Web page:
Howard Zinn (1922-2010)

I was saddened to learn of the death of Howard Zinn. This is a great loss, because there is no one else on the U.S. left quite like him. There is Chomsky, of course, but, because of the latter’s dry academicism, he has never been able to have the same visceral appeal that Zinn had. Through his writings Zinn was able to make people feel excited about history and about politics. He could present ideas in a way that made people care about them.

Although I knew people who knew Zinn, I never actually met him. (The closest I ever came was when I helped organize a book signing he did in Los Angeles several years ago.) I once did the lighting for an L.A. production of Zinn’s Marx in Soho, which starred Brian Jones. My job was pretty simple. I would turn the lights up at the beginning and turn them down at the end, and I would flicker them a couple of times in between. Sitting through so many performances, I got so that I could recite much of the play by heart. I was struck by the shrewd way the play is constructed. The topics are brought up in such a way as to have a maximum emotional effect on the audience. Zinn had a great feel for the theatre in addition to being a great historian.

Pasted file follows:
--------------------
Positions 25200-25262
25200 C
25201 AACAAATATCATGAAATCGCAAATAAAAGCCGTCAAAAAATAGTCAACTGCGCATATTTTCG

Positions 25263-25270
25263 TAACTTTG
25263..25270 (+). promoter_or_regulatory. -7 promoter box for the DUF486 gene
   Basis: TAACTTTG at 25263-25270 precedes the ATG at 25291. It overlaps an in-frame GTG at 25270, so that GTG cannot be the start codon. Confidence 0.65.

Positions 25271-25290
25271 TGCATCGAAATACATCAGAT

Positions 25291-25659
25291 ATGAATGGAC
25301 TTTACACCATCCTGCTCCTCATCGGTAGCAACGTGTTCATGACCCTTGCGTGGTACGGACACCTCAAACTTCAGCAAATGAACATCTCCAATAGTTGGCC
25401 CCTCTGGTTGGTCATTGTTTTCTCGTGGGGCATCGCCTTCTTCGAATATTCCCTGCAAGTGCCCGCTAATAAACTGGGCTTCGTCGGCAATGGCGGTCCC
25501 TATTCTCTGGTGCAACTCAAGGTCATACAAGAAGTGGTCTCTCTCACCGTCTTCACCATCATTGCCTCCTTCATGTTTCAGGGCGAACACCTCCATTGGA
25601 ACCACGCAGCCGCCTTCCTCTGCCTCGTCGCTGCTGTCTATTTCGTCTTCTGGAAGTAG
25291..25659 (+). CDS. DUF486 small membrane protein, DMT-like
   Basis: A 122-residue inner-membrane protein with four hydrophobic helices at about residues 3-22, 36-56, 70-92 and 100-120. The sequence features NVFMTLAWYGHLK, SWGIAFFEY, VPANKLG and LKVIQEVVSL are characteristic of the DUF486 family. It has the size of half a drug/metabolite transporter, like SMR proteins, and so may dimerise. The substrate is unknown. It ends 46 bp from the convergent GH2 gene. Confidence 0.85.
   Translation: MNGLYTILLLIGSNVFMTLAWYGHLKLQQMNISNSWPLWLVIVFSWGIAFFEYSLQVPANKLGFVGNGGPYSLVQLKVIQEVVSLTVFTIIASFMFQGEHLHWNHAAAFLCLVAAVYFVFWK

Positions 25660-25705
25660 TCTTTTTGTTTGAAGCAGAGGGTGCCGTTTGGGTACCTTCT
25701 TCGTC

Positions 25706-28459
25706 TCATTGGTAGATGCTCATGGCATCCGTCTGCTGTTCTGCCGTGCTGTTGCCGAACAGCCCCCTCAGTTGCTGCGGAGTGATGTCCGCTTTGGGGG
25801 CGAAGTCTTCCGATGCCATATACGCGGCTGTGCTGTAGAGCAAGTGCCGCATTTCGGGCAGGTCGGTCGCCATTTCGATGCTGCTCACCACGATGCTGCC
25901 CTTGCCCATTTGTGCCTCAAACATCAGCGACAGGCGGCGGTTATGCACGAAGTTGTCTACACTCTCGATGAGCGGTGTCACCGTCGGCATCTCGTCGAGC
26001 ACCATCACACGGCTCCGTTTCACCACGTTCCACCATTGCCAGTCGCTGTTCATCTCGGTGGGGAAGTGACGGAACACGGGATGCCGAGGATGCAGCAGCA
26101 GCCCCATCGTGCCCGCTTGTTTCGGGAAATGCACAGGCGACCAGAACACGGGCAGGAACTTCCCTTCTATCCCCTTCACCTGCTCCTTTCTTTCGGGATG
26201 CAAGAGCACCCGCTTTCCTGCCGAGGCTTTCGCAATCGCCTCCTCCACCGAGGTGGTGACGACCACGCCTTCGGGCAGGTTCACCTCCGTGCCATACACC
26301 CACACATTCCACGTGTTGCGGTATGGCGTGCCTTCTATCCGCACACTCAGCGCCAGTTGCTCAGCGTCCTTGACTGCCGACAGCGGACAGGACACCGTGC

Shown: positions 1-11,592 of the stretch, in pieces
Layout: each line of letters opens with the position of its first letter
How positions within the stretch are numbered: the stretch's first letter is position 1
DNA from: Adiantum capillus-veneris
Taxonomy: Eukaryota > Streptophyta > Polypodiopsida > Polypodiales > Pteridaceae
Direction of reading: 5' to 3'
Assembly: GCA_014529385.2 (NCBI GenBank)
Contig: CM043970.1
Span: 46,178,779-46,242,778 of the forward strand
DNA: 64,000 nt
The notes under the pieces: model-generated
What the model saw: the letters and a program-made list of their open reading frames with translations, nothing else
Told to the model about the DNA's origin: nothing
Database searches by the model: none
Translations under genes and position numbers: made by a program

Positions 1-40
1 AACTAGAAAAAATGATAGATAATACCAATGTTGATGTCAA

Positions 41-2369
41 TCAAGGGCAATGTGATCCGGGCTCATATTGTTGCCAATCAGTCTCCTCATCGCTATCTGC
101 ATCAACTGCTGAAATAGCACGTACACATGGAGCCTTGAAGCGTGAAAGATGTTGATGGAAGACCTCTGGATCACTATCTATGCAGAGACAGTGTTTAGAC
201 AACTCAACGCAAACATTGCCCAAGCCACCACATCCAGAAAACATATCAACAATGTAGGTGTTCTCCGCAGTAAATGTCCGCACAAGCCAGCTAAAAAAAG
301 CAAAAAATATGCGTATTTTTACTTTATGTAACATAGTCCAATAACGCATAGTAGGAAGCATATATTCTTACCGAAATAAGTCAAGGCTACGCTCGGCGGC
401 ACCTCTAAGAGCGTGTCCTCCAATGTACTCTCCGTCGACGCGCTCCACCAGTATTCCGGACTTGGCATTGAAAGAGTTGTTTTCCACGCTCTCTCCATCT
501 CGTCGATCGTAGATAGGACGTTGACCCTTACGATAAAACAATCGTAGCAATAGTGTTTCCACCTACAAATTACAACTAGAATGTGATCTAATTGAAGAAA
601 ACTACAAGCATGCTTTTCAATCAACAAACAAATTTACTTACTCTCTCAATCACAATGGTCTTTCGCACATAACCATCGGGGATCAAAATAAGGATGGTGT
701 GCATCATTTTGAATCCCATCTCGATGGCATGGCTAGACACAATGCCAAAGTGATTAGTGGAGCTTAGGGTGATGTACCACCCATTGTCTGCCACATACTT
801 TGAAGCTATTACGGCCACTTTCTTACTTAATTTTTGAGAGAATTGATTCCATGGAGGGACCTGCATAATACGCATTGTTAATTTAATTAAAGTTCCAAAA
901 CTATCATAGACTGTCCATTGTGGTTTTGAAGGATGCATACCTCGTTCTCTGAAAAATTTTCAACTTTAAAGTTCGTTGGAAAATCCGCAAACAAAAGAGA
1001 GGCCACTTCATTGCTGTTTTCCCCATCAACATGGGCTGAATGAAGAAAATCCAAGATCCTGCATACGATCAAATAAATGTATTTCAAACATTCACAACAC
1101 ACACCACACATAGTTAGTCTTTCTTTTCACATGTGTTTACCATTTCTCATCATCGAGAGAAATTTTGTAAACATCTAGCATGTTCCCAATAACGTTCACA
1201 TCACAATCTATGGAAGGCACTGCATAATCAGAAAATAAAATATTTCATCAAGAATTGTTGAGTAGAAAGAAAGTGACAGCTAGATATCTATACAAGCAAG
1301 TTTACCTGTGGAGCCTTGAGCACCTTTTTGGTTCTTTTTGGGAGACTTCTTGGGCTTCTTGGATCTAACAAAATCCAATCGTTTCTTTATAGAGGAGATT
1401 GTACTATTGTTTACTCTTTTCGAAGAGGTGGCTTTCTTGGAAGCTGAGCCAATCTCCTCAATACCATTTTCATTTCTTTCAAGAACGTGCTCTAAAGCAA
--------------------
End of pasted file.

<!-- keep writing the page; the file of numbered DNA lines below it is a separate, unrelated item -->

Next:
I first heard about Zinn in the 1980’s when I was living in Massachusetts. Zinn was teaching at Boston University at the time, and he had gotten in a public feud with the university’s politically ambitious president, John Silber, a darling of neoconservatives. The media sided with Silber, portraying him as an advocate of “tough love” for the university, while dismissing Zinn as “politically correct” and clueless. It’s nice to know that Zinn had the last laugh. His reputation has grown, while Silber has been largely forgotten.

Zinn will be missed.

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